Occy straps

Tips for using Occy straps on your luggage

Have you ever seen a motorcycle with luggage tied down with a mass of Occy straps?

You try not to ride too close behind because you never know when something will fall off right in front of you.

The ubiquitous Occy strap has been used for years.

If you don’t know what an Occy strap is, it’s a stretchy strap or bungee cord with a hook on each end.

There is a wide range of types and they do the job … usually.

However, they can also fail with catastrophic consequences.

I think there are many other alternatives out there that are far better than ancient Occy straps and shopping bags such as this convenient Nelson-Rigg tailbag.

Nelson-Rigg Commuter Lite tail bag review
Nelson-Rigg Commuter Lite tail bag

But if you are going to use Occy straps to hold your luggage to your rear rack or pillion seat, there are some simple guidelines you should follow.

Frayed Occy straps

The first is to replace them when they start to look frayed.

You never quite know when a fray will turn into a snap and your luggage spills across the highway.

An Occy strap can easily fray from use and also from rubbing against a sharp object such as a bolt or frame weld.

By hook or by crook

Make sure the hook has a decent bend and hasn’t straightened out from being hooked and unhooked hundreds of times.

If the plastic coating around the hook is cracked, the hook may also be rusted, so replace the strap.

Also, check that the knot inside the hook is secure. This is usually one of the first points of failure on an Occy strap.

Make sure you attach the hook to a solid, unmovable part of the bike where it won’t scratch paintwork or chrome, or interfere with any working parts such as the chain.

Keep straps away from hot engine parts and exhausts.

Try to pass the strap through some sort of loop on the luggage.

Be careful when pulling really tight. If it slips out of your hand it can whack you in the face!

Click here for the official safety standards on Occy straps.straps

Packing

Pack heavy items in the bottom of the bag that you are tying on to your bike.

Try to keep bags low and flat. The higher they are the more they will wobble under an Occy strap and become loose.

Make sure packed items are rammed together solidly as a loose pack will mean the straps are no longer tight.

Add one more

Do not skimp on Occy straps. You can always add one more just to be sure!

Place them in a criss-cross fashion so that you are securing the load from moving in all four directions.

  1. Oky straps are fine if used right. Use quality, always buy straps on pairs and use them in pairs of the same type length and strength. Load your bike on its centre stand so you load straight. In the type of loads carried on bikes do not use ratchet straps. Oky straps keep tight. I’ve been riding daily since the 1970s some of which includes riding as a courier. Only use non elastic straps if they are part of a bag.

  2. Like any other piece of kit, elastic luggage ties (apparently Occy straps in Oz, bungees in the UK) are perfectly good for their intended purpose if used correctly.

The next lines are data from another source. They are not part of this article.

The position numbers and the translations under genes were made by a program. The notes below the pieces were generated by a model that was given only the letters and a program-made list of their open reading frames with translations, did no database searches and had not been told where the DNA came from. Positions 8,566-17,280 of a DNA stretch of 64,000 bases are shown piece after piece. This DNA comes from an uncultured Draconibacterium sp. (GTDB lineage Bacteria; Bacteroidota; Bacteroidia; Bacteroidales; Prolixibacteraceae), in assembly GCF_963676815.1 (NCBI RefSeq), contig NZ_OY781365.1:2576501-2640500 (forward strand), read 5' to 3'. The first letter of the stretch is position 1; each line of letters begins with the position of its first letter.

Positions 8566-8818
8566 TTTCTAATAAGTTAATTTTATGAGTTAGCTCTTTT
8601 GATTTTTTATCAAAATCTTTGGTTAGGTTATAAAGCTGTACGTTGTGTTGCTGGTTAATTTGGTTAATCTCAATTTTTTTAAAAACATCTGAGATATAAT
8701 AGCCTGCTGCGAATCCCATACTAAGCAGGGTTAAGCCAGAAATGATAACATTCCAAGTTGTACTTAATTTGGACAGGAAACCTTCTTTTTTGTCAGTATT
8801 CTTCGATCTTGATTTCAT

I am happy to use them to secure some types of luggage to my bike, such as a large tent across the back seat and panniers.
    Soft luggge is better secured with a net, as straps of any kind can displace the soft luggage and become loose.
    As with any kind of straps, they should be arranged so that failure of any one element does not allow the load to become unsafe.
    I have had ratchet straps fail, so I apply the same logic to them.
    Safety of bungees is like anything else. Treat it with appropriate respect! Don’t stand inline with the strap as you are fitting it or unhooking it.

  3. Ditto Robert, occy straps are just dangerous, especially when there are so many better and safer solutions on the market.
    I haven’t lost an eye yet but came within a gnats whisker some years ago when one worked it’s way loose hitting me in the face just a CM from my left eye, that was the last time I used an occy strap, they should be avoided.

  4. no maybe in the 70 s but it is 2020 . go to your local hard ware shop and buy ratchet straps so cheap and minimum rating 200kgs

  5. I remember a young Coles trolley boy in Karratha WA using these Occy Straps to secure a row of trolleys he had collected from the car park, to return to the store – the strap failed, snapped around& hit him in the throat. He died from this injury. This has seen a change of practice instigated when trolleys are being collected for return to the shop.

  6. Andy Strapz are great. No hooks to catch you in the eye. They keep the load secure, I have travelled many kilometers with them and had no problems. Sure they are dearer than occy straps but good value for money.

    1. Somewhere in the world,at this very moment,there is at least one,one-eyed biker who got caught with one of these dead-dangerous little buggers. My own run-in, happened so quick,I never saw the hook coming.One little slip with the gloves on,was all it took.Luckily the helmet was on,visor was up,though and that flew off instead of my snout! Be careful,people.

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